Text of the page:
BCN 1965–1975. A look through artificial intelligence (2021).
Exhibition at Castell de Montjuïc (Barcelona)
What happens when we filter historical images through the lens of artificial intelligence? What picture of the past do machine-learning algorithms paint?
This is the starting point of the exhibition, a visual essay on the Barcelona of half a century ago that travels through an extensive constellation of images ordered and classified by an algorithm to generate a set of unique associations: from the official pictures of the Regime to those of popular movements; from military parades to repression and covertness, and from the secrecy of late Francoism to the expressions of worker empowerment.
Artificial intelligence tools are based on machine learning. In other words, they learn from the examples we give them. When fed with a considerable volume of images, artificial intelligence can learn from them and imitate them, creating new images whose elements are formally similar but never the same.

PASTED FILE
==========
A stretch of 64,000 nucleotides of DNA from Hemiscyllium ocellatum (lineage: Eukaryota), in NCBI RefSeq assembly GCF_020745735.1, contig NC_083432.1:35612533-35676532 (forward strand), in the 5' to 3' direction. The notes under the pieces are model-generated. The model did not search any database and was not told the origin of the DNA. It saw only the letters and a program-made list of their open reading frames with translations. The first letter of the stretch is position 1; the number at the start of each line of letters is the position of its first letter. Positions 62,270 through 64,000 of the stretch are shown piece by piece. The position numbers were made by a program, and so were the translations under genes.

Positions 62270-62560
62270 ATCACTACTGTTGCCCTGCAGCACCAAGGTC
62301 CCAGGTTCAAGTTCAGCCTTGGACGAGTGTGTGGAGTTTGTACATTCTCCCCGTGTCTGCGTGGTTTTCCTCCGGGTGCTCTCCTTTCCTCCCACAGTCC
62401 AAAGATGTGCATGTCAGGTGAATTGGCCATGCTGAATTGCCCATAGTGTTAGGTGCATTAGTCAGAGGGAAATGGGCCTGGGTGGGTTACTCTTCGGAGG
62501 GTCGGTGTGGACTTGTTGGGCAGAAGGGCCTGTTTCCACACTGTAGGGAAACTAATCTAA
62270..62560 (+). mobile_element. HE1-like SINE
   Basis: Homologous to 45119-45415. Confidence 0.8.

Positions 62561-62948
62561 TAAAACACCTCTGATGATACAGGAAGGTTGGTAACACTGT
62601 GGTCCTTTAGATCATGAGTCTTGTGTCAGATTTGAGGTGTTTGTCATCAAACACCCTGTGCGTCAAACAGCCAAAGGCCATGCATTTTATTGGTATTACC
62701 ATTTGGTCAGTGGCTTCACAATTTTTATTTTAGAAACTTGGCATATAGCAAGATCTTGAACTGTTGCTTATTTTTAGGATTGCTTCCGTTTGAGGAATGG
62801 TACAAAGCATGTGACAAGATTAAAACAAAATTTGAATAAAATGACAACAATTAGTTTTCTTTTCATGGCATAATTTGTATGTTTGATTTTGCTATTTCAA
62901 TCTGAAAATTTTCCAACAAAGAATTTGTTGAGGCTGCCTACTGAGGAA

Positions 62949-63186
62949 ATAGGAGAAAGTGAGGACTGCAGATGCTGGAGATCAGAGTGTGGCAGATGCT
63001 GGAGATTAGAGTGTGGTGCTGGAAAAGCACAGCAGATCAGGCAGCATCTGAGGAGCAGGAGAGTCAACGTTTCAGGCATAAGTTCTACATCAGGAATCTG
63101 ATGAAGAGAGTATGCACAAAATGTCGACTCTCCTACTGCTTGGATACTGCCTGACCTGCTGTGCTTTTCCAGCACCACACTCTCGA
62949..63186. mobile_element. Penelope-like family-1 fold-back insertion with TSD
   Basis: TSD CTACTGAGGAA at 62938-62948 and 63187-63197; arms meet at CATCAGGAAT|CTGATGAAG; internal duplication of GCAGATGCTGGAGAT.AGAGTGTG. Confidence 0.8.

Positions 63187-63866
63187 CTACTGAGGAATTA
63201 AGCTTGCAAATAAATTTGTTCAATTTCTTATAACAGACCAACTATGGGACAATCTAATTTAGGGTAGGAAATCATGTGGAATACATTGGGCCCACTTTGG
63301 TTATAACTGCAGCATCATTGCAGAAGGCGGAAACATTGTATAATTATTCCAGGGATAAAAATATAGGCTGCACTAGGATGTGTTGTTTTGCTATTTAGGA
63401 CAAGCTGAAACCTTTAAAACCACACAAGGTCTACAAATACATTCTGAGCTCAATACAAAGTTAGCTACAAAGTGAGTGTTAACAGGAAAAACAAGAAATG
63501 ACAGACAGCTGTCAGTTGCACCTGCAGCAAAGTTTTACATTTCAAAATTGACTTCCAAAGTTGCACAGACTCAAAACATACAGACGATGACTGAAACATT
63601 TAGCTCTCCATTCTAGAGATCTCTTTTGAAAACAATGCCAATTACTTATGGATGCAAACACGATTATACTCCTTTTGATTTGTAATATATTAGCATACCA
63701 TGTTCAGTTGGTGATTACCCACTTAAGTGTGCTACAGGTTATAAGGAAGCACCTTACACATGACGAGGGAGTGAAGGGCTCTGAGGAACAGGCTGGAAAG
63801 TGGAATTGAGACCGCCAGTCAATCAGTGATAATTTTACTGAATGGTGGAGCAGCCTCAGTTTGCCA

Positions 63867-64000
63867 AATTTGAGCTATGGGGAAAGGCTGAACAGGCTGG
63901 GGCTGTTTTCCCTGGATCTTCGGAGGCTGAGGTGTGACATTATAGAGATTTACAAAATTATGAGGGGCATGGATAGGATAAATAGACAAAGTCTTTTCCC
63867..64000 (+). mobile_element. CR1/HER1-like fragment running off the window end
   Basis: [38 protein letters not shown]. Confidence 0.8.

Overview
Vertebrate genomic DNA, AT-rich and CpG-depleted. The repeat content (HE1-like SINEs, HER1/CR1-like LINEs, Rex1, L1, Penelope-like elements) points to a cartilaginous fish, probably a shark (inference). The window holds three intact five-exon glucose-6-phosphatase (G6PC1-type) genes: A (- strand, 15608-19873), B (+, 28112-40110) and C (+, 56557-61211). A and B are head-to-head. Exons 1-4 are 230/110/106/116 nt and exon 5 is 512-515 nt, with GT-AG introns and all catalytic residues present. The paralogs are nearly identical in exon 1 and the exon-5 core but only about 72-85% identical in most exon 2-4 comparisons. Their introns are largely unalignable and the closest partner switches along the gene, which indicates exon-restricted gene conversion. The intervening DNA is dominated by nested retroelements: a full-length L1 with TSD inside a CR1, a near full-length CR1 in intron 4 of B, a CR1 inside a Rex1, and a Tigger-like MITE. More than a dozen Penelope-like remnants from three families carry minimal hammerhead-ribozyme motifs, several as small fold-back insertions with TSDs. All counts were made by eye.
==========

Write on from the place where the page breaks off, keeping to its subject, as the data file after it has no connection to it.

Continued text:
The postcards are the result of experimenting with two types of images: a set of aerial photographs of Barcelona and a batch of miscellaneous images from the decade under analysis. The uniformity of the aerial images produced a series of unreal but, to some extent, plausible images. By contrast, the array of random photographs resulted in a series of less realistic images that nevertheless tell us things about the imagery of that era. The postcards even seem to summarise or parody certain elements, like the constant presence of the authorities and their attire.